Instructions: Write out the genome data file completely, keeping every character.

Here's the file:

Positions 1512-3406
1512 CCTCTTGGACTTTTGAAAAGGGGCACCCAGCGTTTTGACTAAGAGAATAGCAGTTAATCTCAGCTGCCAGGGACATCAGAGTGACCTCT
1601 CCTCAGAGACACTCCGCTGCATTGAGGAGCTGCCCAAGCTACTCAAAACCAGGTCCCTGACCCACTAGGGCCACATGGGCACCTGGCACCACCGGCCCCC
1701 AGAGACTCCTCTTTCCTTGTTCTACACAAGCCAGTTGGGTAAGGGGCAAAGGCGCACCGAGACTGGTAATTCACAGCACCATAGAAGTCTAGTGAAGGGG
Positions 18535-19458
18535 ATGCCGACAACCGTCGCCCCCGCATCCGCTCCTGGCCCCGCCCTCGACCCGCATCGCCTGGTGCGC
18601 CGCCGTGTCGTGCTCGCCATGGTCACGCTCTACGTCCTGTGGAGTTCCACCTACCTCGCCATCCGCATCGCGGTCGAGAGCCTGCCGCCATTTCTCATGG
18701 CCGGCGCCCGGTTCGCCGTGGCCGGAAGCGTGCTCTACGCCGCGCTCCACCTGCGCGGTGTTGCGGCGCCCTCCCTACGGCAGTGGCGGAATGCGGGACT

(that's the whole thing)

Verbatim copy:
Positions 1512-3406
1512 CCTCTTGGACTTTTGAAAAGGGGCACCCAGCGTTTTGACTAAGAGAATAGCAGTTAATCTCAGCTGCCAGGGACATCAGAGTGACCTCT
1601 CCTCAGAGACACTCCGCTGCATTGAGGAGCTGCCCAAGCTACTCAAAACCAGGTCCCTGACCCACTAGGGCCACATGGGCACCTGGCACCACCGGCCCCC
1701 AGAGACTCCTCTTTCCTTGTTCTACACAAGCCAGTTGGGTAAGGGGCAAAGGCGCACCGAGACTGGTAATTCACAGCACCATAGAAGTCTAGTGAAGGGG
Positions 18535-19458
18535 ATGCCGACAACCGTCGCCCCCGCATCCGCTCCTGGCCCCGCCCTCGACCCGCATCGCCTGGTGCGC
18601 CGCCGTGTCGTGCTCGCCATGGTCACGCTCTACGTCCTGTGGAGTTCCACCTACCTCGCCATCCGCATCGCGGTCGAGAGCCTGCCGCCATTTCTCATGG
18701 CCGGCGCCCGGTTCGCCGTGGCCGGAAGCGTGCTCTACGCCGCGCTCCACCTGCGCGGTGTTGCGGCGCCCTCCCTACGGCAGTGGCGGAATGCGGGACT